Discussions have been taking place for a long time about Apple’s deprecation of UDIDs, what options developers have for replacing their use, and what it means for user privacy. Since Apple has now officially announced that developers can no longer use UDIDs as of May 1st, it seemed worth taking a closer look. What I found when looking into Advertising IDs, identifiers for vendors (IDFVs), and the “Limit Ad Tracking” feature that Apple added in iOS 6 was a lot of confusion and misinformation about how all of these things worked. To try and bring some clarity to the issue, I decided to do a detailed write-up on Double Encore’s website. The explanation is geared more toward end users, but I think even more technical folks may gain some insight from it.
A lesson learned a long time ago in the world of desktop computing is that a server can’t trust what a client tells it. If a user goes to log in to your server, your server checks it, you would never leave it up to the client-side application to tell you the user is authenticated because you wouldn’t know if it’s telling the truth. You have control over your server and how it behaves, which is why it should be left in charge of making important decisions, and providing the client with just enough data to execute on those decisions.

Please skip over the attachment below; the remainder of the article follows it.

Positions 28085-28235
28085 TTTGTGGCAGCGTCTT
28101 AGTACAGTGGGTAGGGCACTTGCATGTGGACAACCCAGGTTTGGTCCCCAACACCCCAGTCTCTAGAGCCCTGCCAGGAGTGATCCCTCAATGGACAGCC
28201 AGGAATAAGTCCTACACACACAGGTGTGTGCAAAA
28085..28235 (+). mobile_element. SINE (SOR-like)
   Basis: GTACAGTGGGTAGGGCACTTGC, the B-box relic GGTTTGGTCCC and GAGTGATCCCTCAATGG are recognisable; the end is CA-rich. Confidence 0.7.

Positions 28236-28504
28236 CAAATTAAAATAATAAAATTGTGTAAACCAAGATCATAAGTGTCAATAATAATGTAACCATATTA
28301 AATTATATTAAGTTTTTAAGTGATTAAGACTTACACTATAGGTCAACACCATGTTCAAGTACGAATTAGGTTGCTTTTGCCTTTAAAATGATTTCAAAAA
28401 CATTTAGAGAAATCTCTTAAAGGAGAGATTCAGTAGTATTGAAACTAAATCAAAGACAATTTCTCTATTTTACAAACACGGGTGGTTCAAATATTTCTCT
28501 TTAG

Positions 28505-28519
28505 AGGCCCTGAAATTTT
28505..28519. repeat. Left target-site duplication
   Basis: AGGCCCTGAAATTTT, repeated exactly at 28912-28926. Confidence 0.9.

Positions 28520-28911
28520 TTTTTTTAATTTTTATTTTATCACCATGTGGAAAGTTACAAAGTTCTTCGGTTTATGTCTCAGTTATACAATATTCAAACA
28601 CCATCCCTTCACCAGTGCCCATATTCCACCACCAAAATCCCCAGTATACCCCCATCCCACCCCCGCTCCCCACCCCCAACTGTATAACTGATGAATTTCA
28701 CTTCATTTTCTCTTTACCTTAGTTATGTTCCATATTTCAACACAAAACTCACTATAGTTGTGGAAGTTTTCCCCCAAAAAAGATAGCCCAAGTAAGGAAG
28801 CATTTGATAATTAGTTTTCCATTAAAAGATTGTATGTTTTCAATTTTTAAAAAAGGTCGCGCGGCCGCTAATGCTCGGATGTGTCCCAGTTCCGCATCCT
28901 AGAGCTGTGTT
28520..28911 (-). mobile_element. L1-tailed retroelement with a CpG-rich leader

Congratulations to all of those who won Appy Awards this year. A very special shout-out to Fandango who somehow won an Appy for Mobile Payments, despite not properly securing customer credit card information. Fandango’s app allows self-signed SSL certificates; combine this with the fact that they transmit all of your credit card details in plaintext (though over an HTTPS connection) when you check ticket availability, and it’s a bit ironic that they would win an award for this category. More than two months after being contacted about these issues, they have yet to respond or do anything to try and secure their customer info. Well done, Fandango.
There was a lot of fuss last week about an alleged iPhone lock screen bug that allowed an attacker to bypass the lock screen and access your iPhoneâ€™s filesystem. I wrote an article on iMore explaining that this wasnâ€™t the case and the confusion seemed to be the result of a misunderstanding on how iPhone passcodes work.
If you’re having problems syncing with Dropbox right now, you’re not alone. Dropbox’s services seem to be experiencing trouble uploading any new files (though viewing existing seems to be working for now). Dropbox’s status page doesn’t give much info, but does report they’re having some technical issues and believe services will be back in the next hour. You can watch for updates on the @DropboxOps Twitter account.
I recently spent some time looking at a number of iPhone apps in the App Store to see how well they were implementing SSL. It was a little surprising to see how many big-name apps ignored SSL errors and even more surprising to see some that didnâ€™t use SSL at all. If you want the short version, head on over to iMore.com. Here I wanted to take some time to take a closer look at the issues that I found and how I found them in hopes that other developers can avoid making the same mistakes.